The Guest: Arnold Stonebrink - Supertramp

Welcome to "The Guest"
Jingle Jangle Jungle’s Guest Blogger Series
Week 9

I have booked some really AWESOME bloggers (and non-bloggers as well), from all over the internet, and I just can’t wait for you to “meet” them all. Each and every Sunday, you will find a new Guest here. Thank you for stopping by today to join us for this week’s "The Guest".

Today's Guest is:  Arnold Stonebrink

Hello! I am Arnold Stonebrink. Writing a blog is intimidating; I admire Mary, who is my old friend, for her bravery in doing this on a daily basis! I do have a little experience writing though; I was the sports editor of my college newspaper. I had a happy upbringing in Idaho, but now live in the high elevation and cool forest of Payson, AZ, where I am a middle school teacher. Next year I will teach English, yearbook, journalism, and Japanese (I served a Mormon mission to Japan). I just finished a career of coaching varsity volleyball—11 years. My hobbies are flying (I have a fun little 1956 Cessna 172 four-seater), and getting harassed by my bride of 12 years, Penni. She and I have 17 kids. You think I’m kidding, don’t you. I wish I was too. It’s a matter of hers, mine, and formerly theirs but now ours. It is a lot of work and often exhausting, but also a blessing and often a lot of fun. I am hopeful adopting several children makes up for my many shortcomings and gets me into heaven.

Supertramp had an origin other fledgling bands can only dream about—the backing of a millionaire.  After Roger Hodgson answered an ad put in by Rick Davies in England’s The Melody Maker in 1969, Supertramp was formed, and received the financial support of Dutch millionaire Stanley August Mieseages.  Unfortunately, the prog rock’s groups first two albums, Supertramp and Indelibly Stamped, failed to capture the public’s attention and money, and Mieseages dropped the band.  

Losing a number of band members, and with Supertramp on the verge of collapse, Davies and Hodgson were able to recruit the talents of Dougie Thomson (bass), Bob Siebenberg (drums and percussion), and John Helliwell (woodwinds and backing vocals).  Davies and Hodgson handled the band’s songwriting, lead singing, and keyboard/piano playing chores (Hodgson also played guitar).  Spending several months in isolation at a farm preparing and rehearsing, Supertramp went on to create Crime of the Century in 1974, which put the group on the map with the public and critics, who often rank it as one of the top 100 rock albums of all time.  The album spawned two hits—“Dreamer” in the U.K., and “Bloody Well Right” in the U.S.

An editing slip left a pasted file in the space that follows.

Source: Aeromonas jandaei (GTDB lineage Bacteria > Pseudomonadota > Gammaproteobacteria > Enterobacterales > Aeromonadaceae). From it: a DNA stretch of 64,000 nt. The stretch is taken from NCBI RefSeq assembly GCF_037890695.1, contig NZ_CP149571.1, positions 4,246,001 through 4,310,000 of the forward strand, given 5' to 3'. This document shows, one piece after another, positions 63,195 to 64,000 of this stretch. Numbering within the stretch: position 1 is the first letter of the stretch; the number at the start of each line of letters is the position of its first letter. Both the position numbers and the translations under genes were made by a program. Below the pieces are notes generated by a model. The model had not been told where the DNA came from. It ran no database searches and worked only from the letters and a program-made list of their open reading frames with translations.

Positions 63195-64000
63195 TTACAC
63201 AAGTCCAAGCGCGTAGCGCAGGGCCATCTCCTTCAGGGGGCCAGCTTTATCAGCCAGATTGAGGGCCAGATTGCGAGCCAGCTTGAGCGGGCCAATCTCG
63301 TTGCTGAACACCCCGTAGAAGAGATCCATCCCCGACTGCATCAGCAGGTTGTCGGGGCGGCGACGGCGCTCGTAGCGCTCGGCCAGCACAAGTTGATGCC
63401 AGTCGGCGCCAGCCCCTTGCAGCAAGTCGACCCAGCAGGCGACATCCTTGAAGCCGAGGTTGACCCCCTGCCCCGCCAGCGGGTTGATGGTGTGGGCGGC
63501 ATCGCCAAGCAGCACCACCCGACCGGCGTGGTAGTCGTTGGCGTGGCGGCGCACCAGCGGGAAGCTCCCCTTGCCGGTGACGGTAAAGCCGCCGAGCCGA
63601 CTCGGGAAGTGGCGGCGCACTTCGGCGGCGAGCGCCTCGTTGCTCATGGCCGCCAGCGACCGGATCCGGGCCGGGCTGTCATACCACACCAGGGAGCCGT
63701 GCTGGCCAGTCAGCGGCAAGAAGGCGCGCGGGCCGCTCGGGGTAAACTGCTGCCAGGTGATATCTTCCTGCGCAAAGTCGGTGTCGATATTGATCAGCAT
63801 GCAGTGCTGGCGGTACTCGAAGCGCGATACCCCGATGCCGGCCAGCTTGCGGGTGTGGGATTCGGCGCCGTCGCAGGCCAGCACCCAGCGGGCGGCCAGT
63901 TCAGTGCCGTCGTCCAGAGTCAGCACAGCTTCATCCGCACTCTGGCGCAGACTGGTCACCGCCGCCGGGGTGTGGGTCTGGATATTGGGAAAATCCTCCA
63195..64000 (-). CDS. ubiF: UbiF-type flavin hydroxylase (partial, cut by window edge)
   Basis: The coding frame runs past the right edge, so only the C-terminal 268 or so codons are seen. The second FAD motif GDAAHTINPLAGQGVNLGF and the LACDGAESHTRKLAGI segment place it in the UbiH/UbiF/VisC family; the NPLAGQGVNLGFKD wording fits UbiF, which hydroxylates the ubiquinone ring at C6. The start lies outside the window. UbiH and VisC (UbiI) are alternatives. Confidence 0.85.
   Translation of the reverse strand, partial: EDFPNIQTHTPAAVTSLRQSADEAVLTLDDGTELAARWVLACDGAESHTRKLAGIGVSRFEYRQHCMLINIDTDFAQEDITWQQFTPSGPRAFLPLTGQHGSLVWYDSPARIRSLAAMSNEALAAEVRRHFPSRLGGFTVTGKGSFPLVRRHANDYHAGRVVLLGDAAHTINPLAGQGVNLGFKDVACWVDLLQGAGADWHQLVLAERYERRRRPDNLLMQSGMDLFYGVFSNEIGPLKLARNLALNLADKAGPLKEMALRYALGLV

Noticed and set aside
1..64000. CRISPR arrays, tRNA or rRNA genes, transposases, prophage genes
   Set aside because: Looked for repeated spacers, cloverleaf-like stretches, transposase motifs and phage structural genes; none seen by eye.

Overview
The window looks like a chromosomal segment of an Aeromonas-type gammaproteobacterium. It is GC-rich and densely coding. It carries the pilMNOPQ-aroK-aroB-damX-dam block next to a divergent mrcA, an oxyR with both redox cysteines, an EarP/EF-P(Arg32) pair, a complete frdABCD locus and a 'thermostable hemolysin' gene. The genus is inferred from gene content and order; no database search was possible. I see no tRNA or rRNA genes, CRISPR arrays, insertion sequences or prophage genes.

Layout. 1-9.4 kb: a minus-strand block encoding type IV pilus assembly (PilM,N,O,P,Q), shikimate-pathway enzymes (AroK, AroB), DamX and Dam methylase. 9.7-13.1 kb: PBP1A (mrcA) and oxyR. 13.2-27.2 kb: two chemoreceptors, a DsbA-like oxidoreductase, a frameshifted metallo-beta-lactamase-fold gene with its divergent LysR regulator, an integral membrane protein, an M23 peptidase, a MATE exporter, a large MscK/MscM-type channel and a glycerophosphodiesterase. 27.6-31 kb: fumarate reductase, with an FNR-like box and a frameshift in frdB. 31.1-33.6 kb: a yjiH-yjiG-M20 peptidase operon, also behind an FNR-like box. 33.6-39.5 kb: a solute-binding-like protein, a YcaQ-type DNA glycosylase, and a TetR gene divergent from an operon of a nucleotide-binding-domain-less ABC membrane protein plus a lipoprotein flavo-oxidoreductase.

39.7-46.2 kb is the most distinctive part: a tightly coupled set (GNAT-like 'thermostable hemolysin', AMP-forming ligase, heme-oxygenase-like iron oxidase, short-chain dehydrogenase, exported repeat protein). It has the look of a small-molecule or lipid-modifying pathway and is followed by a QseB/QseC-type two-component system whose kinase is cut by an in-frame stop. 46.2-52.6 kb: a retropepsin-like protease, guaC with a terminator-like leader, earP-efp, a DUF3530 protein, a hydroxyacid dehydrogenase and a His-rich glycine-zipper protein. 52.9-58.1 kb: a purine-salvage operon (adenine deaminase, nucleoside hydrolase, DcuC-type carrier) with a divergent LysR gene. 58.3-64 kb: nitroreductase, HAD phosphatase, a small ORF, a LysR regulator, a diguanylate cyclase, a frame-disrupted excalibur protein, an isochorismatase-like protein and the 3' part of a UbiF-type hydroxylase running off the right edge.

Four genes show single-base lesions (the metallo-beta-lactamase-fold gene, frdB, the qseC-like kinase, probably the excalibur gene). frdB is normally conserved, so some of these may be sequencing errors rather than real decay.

Although Supertramp developed a reputation as a top live performing act, and would play in stadiums to tens of thousands of fans, it was an anomaly, in that many fans knew not their names or faces.   In fact, the two songwriters and lead singers, Hodgson and Davies, seemed to shun the spotlight; woodwind player Helliwell handled the joking and bantering with concert audiences.

Hodgson and Davies were much like John Lennon and Paul McCartney, in that they collaborated much on their early work, but with subsequent writing and success, they worked more and more apart in their songwriting.  And like Lennon/McCartney, most Hodgson/Davies-credited songs are actually penned by either artist alone.